Since I have deemed April 2018 the month of character, I have dedicated weekly blog articles to shed light on some tools that have helped me build characters that are loved (and hated). Last week, I touched on 3 simple tips to enhance your characters in novel and film. This week, we are discussing Archetypes.
The notion of Archetypes was originally philosophized by Swiss psychiatrist and founder of analytical psychology, Carl Jung. He believed that deep-rooted, behavioral components exist in each person’s unconscious in the form of emotional patterns and motifs that span from our experiences and understanding of the world. These are manifested in mythical personas, called “Archetypes.”
Here are the 7 most common archetypes in storytelling:
Core motive: To prove themselves by bravely “doing the right thing”
Example: Rob Stark (Game of Thrones); Katniss Everdeen (The Hunger Games)
Core motive: to be good; not oppose authority
Example: Tiny Tim (A Christmas Carol); Prim (The Hunger Games)
The Everyman / woman
Core motive: connecting with everyone; relating
Example: Harold Crick (Stranger than Fiction); Dr. John Watson (Sherlock Holmes)
Core motive: to protect others (often this is a mother/father figure protecting children)
Example: Katlyn Stark (Game of Thrones)
Core motive: to break rules; incite revolution (even if small)
Example: Lisa (Girl Interrupted); Lady Bird (Lady Bird)
Core motive: to find love; be intimate
Example: Ted Mosby (How I Met Your Mother); Bridget Jones (Bridget Jones’ Diary)
The Sage / The Mentor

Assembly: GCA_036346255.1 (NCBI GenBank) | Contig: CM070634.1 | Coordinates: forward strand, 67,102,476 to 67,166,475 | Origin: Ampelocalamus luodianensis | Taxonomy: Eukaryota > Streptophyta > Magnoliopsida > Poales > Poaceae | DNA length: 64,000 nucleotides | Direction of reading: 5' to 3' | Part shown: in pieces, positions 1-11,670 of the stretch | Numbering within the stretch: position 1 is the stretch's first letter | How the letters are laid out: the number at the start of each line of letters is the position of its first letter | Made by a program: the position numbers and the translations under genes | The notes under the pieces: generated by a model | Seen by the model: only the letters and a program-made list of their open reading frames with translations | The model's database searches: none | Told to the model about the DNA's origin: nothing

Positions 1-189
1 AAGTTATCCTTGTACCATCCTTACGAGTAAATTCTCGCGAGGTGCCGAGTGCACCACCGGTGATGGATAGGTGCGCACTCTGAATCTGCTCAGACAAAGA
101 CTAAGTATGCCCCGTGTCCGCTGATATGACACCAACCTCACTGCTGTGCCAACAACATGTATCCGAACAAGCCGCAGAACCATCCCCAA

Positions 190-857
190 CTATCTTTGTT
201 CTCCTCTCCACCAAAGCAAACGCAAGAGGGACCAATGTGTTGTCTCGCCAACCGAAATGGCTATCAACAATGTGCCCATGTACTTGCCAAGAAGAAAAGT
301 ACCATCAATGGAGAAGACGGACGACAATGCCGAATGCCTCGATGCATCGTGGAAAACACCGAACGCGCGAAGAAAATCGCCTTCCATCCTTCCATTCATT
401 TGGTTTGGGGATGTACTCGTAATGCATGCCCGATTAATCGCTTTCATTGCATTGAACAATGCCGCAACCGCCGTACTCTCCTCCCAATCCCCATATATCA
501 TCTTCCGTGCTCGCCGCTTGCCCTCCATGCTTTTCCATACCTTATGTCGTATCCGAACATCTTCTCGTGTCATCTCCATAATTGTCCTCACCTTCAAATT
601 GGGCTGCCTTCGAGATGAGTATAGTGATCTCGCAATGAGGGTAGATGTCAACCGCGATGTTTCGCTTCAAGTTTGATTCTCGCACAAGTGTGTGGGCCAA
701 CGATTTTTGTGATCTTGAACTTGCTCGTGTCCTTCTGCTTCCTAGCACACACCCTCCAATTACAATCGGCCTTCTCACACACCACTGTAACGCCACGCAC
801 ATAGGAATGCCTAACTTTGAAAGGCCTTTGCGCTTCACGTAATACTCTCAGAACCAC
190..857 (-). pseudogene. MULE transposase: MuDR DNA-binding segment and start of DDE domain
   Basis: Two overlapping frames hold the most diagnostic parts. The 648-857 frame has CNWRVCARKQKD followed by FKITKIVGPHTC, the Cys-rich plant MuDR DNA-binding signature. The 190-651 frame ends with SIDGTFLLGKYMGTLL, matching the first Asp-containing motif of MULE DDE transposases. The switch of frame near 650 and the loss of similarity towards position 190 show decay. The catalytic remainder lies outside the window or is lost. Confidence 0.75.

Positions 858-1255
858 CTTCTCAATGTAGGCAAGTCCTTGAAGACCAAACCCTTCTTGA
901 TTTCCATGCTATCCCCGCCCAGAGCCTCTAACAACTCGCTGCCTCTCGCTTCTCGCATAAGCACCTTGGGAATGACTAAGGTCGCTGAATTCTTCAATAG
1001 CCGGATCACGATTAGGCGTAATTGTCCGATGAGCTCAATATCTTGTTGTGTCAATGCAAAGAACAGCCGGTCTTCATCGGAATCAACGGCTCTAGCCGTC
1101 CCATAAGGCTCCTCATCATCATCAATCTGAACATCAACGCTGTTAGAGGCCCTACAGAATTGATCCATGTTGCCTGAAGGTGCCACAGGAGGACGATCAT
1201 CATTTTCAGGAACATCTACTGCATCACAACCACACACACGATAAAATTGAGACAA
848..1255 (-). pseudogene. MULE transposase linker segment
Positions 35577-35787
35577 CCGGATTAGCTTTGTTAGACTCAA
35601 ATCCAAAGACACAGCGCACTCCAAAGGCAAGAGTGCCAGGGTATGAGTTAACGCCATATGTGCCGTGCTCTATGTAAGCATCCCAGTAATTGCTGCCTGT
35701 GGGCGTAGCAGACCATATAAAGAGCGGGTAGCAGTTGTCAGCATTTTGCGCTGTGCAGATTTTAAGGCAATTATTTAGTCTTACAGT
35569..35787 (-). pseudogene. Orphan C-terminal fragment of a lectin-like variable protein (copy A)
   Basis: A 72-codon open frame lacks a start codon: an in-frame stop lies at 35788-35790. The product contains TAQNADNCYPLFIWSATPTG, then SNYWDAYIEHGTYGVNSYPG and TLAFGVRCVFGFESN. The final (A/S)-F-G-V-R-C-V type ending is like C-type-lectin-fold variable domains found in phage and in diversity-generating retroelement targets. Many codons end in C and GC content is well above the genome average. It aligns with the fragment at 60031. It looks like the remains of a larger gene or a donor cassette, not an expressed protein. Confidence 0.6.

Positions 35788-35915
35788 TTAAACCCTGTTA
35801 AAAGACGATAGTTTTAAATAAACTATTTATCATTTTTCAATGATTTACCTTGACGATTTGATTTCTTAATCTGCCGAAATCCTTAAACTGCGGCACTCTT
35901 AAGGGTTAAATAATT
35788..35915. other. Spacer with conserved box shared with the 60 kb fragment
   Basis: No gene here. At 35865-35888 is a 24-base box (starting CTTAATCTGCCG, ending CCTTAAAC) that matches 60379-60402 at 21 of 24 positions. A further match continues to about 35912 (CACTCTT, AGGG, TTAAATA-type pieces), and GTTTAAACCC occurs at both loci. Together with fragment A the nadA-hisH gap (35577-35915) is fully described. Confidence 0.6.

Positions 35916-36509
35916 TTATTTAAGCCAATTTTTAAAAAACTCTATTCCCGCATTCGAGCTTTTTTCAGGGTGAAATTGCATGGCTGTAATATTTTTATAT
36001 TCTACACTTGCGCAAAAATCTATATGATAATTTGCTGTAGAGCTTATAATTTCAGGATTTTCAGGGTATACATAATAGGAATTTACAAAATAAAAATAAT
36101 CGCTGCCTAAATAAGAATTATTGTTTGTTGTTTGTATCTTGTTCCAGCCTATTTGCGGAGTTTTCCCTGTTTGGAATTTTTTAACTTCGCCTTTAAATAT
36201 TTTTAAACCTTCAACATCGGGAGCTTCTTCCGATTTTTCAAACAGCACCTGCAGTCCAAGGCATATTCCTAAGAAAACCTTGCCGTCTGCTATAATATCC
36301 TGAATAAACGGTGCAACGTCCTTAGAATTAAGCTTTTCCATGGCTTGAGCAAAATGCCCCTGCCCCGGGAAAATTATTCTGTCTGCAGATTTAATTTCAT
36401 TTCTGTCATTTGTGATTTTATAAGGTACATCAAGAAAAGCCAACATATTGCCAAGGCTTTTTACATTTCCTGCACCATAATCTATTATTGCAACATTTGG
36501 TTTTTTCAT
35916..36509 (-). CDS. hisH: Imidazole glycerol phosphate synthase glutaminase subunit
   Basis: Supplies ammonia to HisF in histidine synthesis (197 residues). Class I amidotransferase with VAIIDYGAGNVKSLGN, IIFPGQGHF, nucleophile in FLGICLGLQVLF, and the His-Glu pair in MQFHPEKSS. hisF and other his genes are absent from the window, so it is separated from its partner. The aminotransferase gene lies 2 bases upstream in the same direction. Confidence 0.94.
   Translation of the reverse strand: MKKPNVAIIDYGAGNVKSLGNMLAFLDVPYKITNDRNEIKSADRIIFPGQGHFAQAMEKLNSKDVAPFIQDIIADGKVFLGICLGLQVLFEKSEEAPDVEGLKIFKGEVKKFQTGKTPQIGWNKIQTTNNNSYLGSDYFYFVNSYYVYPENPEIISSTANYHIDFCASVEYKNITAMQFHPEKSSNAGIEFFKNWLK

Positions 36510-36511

Core motive: to find the truth and guide with knowledge
Examples: Gandalf (Lord of the Rings); Professor Dumbledore (Harry Potter); Professor Jules Hilbert (Stranger Than Fiction)
Jung’s intent was to build a method to communicate and analyze the human psyche and study human behavior in relationships, so it’s no surprise that writers took to this like ducks to water. Essentially, writers study human behavior when we build characters in our stories. The more in-tune we are with human psyche, the more real the characters will become.
Take a look at a character you have written and:
IDENTIFY their archetype
ASK yourself if their archetype changes as the story progresses
ENHANCE each action through their archetypal behavior / motives
With that said, a writer does not have to be a psychologist – there is a certain degree of intuition that cannot be studied – however, we can use the principals of psychology as guiding tools in the writing process.
Tips and reminders when using Archetypes to enhance your characters:
Some writers like to begin with the persona of a certain Archetype and build their characters from there, however, this is sometimes counter-intuitive. Try writing your characters from instinct and identifying their archetypes as you rewrite. This way, you can use archetypes to enhance your work instead of trying to mold a character to fit something they may or may not be.
Ask yourself what your characters want at their core; this will help you identify which archetype they might be
Characters can shift from one Archetype to another, depending on their relationship to the people around them. Think about this in your own life. You might be a “Caregiver” when you’re dealing with a younger cousin that you grew up with but, you might be a “Rebel” in the midst of certain friends or authority figures.
Always lead with intuition and never over-analyze or psychoanalyze your characters. Simply use psychology as just another tool to help you dig deeper into your characters and their motivations.
I’m not sure if Jung intended it or not, but his archetypes are immensely helpful in storytelling. As you continue to write characters, you’ll find these principals inside your own life as well, and perhaps, you’ll begin to better understand your own relationships and your place in the world.
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